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Volume 36, Issue 2 (Spring 2014)

The Injustice of Convicting Sex Trafficking Victims: A Model Vacating Convictions Law
by Cassandra Lawrenson

Abstract            

 

This Note focuses on the prevalence of sex trafficking in the United States and the legal challenges victims face in their post-trafficking recovery.  This Note proposes a model vacating convictions law, which will allow sex trafficking victims to vacate prior nonviolent convictions where the crimes were committed as a result of sex trafficking.  This law is increasingly necessary in light of the United States’ acknowledgment that human trafficking exists in alarming numbers within its borders, and because of the failure of law enforcement to identify victims before they are prosecuted.

 

            Victims of sex trafficking are frequently forced to commit or engage in criminal activity.  These victims are not always identified as a victim, and they do not always expose their trafficking situation to the police for fear of retaliation from their trafficker.  Consequently, victims are often treated as criminals through arrest, prosecution, and conviction.  Even after they escape trafficking, their resulting criminal record hinders victims from getting housing, employment, or from adjusting their immigration status.  A vacating convictions law is necessary to allow victims to reenter society as productive individuals without discrimination as a result of their criminal record.  Such a law recognizes victims should not be held accountable for crimes they were forced to commit.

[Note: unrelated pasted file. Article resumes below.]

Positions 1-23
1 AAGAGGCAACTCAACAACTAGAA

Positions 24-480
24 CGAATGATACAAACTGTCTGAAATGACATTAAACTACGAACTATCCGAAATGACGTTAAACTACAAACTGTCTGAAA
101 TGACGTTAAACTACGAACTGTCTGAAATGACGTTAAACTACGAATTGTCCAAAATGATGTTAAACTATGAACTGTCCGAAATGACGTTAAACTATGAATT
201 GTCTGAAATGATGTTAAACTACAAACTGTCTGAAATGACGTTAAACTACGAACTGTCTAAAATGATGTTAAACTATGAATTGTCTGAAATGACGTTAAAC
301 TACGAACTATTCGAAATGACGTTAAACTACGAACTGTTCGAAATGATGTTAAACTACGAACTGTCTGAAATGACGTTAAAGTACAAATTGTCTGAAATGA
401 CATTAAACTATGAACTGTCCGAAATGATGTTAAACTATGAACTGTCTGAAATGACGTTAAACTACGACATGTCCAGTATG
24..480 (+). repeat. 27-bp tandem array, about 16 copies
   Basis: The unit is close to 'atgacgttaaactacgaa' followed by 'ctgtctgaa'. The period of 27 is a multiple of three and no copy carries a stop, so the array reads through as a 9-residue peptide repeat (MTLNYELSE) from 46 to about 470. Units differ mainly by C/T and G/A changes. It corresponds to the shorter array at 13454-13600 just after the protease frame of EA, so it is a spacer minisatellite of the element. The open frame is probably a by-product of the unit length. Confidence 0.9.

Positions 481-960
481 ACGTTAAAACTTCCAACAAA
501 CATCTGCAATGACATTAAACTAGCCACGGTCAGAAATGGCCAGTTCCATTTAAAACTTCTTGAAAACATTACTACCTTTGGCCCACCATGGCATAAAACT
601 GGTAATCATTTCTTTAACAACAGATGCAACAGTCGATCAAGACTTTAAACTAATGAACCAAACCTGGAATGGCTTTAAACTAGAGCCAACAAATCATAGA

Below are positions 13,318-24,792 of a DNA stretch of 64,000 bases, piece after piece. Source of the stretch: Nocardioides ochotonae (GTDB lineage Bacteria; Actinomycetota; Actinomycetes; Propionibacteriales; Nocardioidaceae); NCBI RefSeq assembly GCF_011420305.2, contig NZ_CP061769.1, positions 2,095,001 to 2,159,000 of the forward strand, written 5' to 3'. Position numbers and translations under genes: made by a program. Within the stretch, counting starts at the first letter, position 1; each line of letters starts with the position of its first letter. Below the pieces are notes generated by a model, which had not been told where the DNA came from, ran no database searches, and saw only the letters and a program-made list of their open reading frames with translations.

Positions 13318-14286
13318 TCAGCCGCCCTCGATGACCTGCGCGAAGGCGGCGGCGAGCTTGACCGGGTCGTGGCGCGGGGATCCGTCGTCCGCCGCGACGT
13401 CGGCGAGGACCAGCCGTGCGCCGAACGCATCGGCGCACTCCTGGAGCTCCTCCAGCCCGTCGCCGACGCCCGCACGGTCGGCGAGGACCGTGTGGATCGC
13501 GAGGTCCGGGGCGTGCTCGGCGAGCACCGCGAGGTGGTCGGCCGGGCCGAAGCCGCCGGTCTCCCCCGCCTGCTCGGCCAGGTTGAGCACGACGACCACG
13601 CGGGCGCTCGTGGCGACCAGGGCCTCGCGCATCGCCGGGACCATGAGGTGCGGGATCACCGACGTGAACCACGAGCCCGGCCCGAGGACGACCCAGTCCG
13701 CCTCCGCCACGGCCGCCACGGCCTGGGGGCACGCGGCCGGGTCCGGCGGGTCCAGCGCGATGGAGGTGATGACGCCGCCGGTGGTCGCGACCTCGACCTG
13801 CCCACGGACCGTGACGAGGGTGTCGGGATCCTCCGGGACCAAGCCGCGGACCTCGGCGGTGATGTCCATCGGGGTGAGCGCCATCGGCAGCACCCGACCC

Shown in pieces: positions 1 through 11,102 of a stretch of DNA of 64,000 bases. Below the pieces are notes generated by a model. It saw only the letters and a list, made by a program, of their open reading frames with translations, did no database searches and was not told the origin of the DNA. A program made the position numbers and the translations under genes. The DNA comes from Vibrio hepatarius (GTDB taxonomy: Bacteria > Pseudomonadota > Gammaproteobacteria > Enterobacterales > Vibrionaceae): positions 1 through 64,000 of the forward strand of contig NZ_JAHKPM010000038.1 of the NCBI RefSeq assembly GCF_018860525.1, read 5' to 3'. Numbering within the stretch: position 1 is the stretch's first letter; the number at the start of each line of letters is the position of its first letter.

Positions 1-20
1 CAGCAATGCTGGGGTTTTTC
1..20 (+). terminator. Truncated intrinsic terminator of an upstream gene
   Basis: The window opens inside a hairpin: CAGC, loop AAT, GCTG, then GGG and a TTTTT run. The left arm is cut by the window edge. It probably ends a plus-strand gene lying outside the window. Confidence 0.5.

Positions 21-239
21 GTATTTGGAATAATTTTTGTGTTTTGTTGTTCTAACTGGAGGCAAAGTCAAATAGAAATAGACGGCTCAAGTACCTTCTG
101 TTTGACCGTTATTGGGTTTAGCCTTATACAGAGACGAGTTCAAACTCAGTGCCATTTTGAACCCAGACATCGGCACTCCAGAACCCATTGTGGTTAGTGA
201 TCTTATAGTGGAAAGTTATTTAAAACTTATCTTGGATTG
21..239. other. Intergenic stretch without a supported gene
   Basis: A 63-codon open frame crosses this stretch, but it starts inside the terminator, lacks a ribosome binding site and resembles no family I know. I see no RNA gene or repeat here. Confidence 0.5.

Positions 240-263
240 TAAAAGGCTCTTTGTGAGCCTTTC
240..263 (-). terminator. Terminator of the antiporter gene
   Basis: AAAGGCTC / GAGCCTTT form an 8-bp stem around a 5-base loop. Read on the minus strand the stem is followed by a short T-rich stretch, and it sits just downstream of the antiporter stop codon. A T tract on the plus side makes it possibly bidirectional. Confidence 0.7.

Federal law has provided some relief to trafficking victims through funding victim services and allowing nonimmigrant victims to apply for a “T Visa.”  However, victims are often arrested and convicted of state rather than federal crimes.  It is imperative that states support victims by providing a strong vacating convictions law.  This Note proposes a model law that mandates a court to vacate a victim’s convictions for nonviolent offenses after they escape from trafficking, regardless of whether the victim has a separate criminal history or whether the victim can prove rehabilitation.  

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